JAM | Dec 7, 2023

Jamaicans urged to brace for food disruptions

Tamoy Ashman

Tamoy Ashman / Our Today

Reading Time: 2 minutes
A merchandiser re-stocks the fresh vegetable section of the Hope Road branch of Brooklyn Supermarket in St Andrew, Jamaica. (Photo: Facebook)

The recent heavy rains triggered by Potential Tropical Cyclone 22 are expected to disrupt domestic food supplies, particularly for vegetables.

Agriculture Minister Floyd Green, during his remarks in Parliament on Tuesday, shared that 410 hectares of crops, including vegetables, fruits, and condiments, were lost due to the weather condition. Livestock losses included 160,500 broilers, 1,460 layers, 70 pigs, 34 sheep, and 47 goats.

The parishes most affected include Kingston and St. Andrew, St Catherine, and St Thomas.

“In the short term, we anticipate disruptions to our food supplies, especially on our vegetable lines. The reality is that our vegetable farmers started the year in drought and would have finished the year in extensive floods,” Green said.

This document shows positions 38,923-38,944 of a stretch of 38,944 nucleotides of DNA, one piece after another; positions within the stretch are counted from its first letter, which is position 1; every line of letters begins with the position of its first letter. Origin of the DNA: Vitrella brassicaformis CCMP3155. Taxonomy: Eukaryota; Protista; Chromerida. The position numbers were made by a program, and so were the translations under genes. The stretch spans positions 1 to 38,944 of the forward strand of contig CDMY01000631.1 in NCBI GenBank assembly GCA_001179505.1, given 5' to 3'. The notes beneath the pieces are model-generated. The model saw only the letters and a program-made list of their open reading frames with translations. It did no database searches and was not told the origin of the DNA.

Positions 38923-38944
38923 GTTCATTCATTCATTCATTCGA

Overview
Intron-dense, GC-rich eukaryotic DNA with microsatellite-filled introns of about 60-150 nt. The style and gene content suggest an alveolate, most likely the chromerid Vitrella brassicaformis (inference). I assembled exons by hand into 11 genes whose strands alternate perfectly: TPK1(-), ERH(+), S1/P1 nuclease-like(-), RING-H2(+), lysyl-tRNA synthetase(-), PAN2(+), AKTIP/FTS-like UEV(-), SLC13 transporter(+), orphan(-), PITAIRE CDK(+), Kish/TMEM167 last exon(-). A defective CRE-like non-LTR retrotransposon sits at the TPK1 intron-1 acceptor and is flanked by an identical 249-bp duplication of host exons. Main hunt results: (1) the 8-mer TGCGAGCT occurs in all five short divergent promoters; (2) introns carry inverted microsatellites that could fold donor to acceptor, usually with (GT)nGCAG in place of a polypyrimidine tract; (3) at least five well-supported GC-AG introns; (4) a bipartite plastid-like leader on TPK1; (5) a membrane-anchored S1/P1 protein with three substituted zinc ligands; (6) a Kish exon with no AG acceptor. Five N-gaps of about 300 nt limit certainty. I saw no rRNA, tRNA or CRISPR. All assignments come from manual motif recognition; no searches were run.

Minister of Agriculture, Fisheries and Mining, Floyd Green. (File photo)

“As such, we do expect that there would be a downturn in supply, which often gives rise to an increase in prices. The aftermath of this disaster has also delayed land preparation and replanting by up to three weeks in the affected areas, exacerbating the challenges faced by our farmers,” he added.

There has also been a significant impact on infrastructure, including farm roads, especially in St. Thomas and East Rural St. Andrew. Irrigation systems for farmers in these communities were also impacted.

Greens shared that the total losses experienced in the sector amount to $274 million. The Government has allocated J$157 million to assist farmers recover.


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